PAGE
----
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MAG5035

Meteorologist
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Posts posted by MAG5035

  1. 25 minutes ago, jm1220 said:

    Hate to say it but I doubt it turns out like this. There are certain situations where much of PA and the NYC area get crushed like in 2003 and 2016 (Nino years), or the fluke 03-04 winter. This is a moderate Nina and the trending probably isn't done. That's a benefit for you guys, hopefully for me it isn't enjoy for a couple hours before rain or the dryslot. Even if so you guys deserve it though, hopefully this can be the diamond in the rough somehow. 

    Yea, this hasn't been standard boilerplate Nina though. Not with that dominant -NAO/AO blocking pattern. I don't even know how effective taking an analog approach really is when trying to compare to past Nina's because you really can't find one quite like how this one is shaking out so far...imo anyways. 

    With the storm I actually commented a couple times about the swath, as in how often to you see a Chicago to DC heavy snow swath.. or even a Chicago to NYC one? You don't have the established blocking regime and a system that cracks Chicago with a big snowstorm is probably causing p-type issues at best in the Mid-Atl/NE. Which was why I took pause with yesterday being as far south with the swath as it was.. with last night's 0z Euro being the "low water mark" so to speak. I'm not an expert on Long Island climo but I'd think if that coastal stalls/meanders off the Jersey Shore south enough the damage is probably done before you ever mix. Yea it may come north further, but this has stronger blocking and prime dead of winter climo compared to the December storm. That heavy swath is gonna probably be somewhere south of that one, which should bode well for NYC because they did okay in December. 

    • Like 2
  2. 8 minutes ago, MillvilleWx said:

    Well well well, I guess my Rt 30 to the Turnpike from Gettysburg, up to Harrisburg, over to Philly with a southern line down to 15 miles south of the PA line is in good shape as the best potential within both this sub and the MA sub. Looking good guys. I’m liking Lancaster County with this one, as well as York and Berks. I think the best will be just to the East towards Chester and MoCo PA counties, but 10-15” with Max to 20” is within the realm for someone in the forum. I’m heading to bed over yonder. I’ll have more tomorrow. Have a great night. Cheers!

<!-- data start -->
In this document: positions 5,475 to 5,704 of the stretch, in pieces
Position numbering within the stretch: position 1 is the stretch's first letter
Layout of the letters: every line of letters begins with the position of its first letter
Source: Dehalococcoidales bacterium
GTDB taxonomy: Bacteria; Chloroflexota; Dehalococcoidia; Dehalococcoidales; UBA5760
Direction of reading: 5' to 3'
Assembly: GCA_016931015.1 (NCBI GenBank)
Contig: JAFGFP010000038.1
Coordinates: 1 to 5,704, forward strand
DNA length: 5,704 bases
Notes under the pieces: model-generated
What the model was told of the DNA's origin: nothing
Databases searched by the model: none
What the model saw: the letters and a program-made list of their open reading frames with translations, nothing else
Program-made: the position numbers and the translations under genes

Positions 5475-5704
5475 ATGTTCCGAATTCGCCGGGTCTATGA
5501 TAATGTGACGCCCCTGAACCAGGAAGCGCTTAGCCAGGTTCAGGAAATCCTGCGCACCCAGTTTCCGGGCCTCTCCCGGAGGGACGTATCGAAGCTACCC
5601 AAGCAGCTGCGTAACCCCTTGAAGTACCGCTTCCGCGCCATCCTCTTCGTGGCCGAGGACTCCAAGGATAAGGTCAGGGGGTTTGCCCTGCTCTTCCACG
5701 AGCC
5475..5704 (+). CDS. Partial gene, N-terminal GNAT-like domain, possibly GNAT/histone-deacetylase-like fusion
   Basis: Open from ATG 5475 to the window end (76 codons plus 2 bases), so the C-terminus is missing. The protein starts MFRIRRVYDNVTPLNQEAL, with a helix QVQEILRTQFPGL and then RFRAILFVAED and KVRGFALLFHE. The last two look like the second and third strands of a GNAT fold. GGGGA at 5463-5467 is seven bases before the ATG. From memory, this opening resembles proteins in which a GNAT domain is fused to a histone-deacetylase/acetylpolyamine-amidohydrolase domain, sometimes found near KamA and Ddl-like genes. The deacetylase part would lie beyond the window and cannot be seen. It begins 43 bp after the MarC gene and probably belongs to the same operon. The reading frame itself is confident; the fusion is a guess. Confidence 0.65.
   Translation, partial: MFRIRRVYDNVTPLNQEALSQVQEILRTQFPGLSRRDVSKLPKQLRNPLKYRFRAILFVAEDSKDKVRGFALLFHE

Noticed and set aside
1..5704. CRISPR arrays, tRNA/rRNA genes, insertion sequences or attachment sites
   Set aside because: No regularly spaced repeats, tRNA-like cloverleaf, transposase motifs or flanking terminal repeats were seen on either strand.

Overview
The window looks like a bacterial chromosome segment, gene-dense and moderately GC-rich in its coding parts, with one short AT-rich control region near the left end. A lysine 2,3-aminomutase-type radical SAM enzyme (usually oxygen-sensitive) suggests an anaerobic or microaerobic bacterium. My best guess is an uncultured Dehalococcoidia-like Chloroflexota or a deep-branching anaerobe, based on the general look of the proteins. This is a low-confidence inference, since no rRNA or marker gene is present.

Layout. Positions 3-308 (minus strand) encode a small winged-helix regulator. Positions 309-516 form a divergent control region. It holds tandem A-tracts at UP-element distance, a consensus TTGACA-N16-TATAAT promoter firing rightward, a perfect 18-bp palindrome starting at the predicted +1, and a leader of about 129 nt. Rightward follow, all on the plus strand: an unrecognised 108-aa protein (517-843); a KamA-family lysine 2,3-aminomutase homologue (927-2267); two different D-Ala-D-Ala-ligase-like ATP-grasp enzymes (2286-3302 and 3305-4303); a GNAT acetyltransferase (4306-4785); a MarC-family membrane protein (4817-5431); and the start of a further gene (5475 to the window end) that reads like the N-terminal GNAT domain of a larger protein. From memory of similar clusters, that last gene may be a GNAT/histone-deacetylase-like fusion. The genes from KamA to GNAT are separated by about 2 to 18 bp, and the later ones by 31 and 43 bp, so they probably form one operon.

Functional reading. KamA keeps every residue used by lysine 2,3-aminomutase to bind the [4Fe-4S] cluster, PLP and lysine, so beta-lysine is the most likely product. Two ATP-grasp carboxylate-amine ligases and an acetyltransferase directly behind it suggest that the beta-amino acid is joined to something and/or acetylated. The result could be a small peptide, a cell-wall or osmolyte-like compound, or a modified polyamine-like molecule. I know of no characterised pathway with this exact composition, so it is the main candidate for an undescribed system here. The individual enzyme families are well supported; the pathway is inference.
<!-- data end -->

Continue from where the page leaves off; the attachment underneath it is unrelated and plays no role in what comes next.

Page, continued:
.

    I think models are finally starting to fill in this precip shield between the transferring lows in realization of that major easterly fetch off the ocean between the system and the blocking pattern. The setup's just too good with that established 850mb primary low tracking just under PA and transferring. Look at the 850mb jet just nosed right through PA. Couldn't ask for much better placement of that 850mb low. 

    ecmwf-deterministic-east-z850_speed-2170000.thumb.png.0fe0a4d3de887c9fe5a79d28ba53ee27.pngecmwf-deterministic-east-z850_speed-2213200.thumb.png.724ad531be137a7b5aa34ccafd9cb08a.png

     

     

    • Like 1
  3. 34 minutes ago, canderson said:

    CTP’s 11:24 pm write up doesn’t really expect warning level snows north of Lancaster. They say it “may” be needed but not expected. 
     

    
     

    That part of the disco was updated at 9pm when only the NAM was starting to come out. I quoted it in one of my posts awhile ago. 

    • Like 1
  4. 1 hour ago, Itstrainingtime said:

    @MAG5035 based on what you said this afternoon on how high amounts might go, is it safe to assume that the NAM is at the upper end of the envelope, potential wise? 

     

    1 hour ago, Itstrainingtime said:

    Our friends down south are laughing off the NAM. Not a wise decision IMHO. 

    Well they can laugh but I'm starting to think that Subforum region is in the position the LSV was with the December storm. I mean that accumulation call I made earlier was a fairly safe preliminary call and I didn't bite on yesterday's model cycle dropping south either so I liked southern PA US-22 and south down to MD's I-70 corridor for the heavy swath. It's definitely looking like this heavy corridor is shifting north but like the LSV in the Dec storm, there was still a good event to be had before any mixing issues and I think the DC and north folks do fine. 

    I said earlier that we def could see higher amounts than the 8-14 but probably less than 20"... and I'm sticking with that for now but I'm definitely watching what guidance is starting to do.. Models are starting to slow that coastal low down again which lengthens the time the deform hangs. They're also starting to solidify the precip shield.. which is something I expected given the anomalous 850mb easterly flow all the way into the Ohio Valley with the 850 low transferring just underneath PA. 

    On CTP issuing watches for just the first tier of counties:

    Quote
    .SHORT TERM /6 AM SATURDAY MORNING THROUGH SUNDAY NIGHT/...
    *UPDATED 9 PM FRI EVENING*
    
    Latest ensemble probabilities have increased likelihood for
    warning criteria snowfall across our southern tier Sun-Mon, with
    sufficient confidence to hoist Winter Storm Watch headlines
    from Somerset to Lancaster Counties. This in good collaboration
    with LWX and PHI and latest Snowprobs, which are showing nearly
    categorical likelihood of exceeding Advisory criteria and 65-70%